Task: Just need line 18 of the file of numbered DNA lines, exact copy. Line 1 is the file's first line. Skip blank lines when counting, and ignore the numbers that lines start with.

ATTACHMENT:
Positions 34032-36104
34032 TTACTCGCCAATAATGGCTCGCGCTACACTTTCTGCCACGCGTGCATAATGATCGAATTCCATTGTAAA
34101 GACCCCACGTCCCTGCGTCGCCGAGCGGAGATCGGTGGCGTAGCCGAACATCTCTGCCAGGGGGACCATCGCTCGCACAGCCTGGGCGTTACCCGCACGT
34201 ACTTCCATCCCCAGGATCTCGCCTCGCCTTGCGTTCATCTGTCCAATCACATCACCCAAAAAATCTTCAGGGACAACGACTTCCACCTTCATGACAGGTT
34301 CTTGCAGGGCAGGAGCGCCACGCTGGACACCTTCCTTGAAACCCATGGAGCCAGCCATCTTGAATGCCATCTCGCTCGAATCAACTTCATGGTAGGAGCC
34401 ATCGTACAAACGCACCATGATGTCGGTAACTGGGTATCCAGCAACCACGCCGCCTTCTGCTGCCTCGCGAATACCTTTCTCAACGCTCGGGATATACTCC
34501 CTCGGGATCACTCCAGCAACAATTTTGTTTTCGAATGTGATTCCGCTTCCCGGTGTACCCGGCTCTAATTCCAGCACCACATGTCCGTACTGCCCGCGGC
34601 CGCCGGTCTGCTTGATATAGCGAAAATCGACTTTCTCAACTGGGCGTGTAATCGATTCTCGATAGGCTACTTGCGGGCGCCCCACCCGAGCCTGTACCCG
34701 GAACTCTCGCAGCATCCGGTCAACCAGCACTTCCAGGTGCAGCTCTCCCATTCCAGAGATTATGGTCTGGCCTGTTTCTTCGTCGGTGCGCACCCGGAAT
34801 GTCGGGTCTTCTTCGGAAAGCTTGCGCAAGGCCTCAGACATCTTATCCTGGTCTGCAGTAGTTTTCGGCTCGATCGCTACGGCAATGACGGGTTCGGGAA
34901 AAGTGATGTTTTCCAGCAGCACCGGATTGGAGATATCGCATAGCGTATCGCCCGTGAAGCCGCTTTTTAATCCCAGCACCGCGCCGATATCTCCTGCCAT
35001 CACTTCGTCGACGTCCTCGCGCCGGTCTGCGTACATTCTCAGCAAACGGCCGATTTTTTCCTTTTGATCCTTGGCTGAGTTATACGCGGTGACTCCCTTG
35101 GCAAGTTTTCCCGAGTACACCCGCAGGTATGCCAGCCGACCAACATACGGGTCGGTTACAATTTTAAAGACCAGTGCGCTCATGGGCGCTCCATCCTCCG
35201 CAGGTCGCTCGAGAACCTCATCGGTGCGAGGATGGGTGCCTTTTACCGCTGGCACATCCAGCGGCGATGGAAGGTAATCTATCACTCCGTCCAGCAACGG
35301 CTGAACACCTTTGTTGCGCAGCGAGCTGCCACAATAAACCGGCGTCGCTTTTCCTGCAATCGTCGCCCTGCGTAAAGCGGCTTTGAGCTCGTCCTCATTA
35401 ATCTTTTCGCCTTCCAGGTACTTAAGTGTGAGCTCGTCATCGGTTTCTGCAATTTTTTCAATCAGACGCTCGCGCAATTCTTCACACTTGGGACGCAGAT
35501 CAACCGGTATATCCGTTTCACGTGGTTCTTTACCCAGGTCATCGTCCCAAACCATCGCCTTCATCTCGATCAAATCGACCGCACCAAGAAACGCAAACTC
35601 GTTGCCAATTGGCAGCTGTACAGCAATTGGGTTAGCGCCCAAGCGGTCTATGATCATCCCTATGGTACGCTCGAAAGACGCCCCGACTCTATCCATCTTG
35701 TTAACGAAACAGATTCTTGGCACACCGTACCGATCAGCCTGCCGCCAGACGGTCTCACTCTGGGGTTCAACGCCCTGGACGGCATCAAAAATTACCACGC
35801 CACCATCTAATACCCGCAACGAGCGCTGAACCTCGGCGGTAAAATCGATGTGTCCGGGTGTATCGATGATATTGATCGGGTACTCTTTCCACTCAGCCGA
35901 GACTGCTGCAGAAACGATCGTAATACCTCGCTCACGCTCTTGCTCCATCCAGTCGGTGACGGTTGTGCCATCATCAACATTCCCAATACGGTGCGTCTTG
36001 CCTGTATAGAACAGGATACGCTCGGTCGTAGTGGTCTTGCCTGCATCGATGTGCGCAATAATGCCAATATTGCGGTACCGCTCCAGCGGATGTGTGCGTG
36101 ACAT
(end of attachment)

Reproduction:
35601 GTTGCCAATTGGCAGCTGTACAGCAATTGGGTTAGCGCCCAAGCGGTCTATGATCATCCCTATGGTACGCTCGAAAGACGCCCCGACTCTATCCATCTTG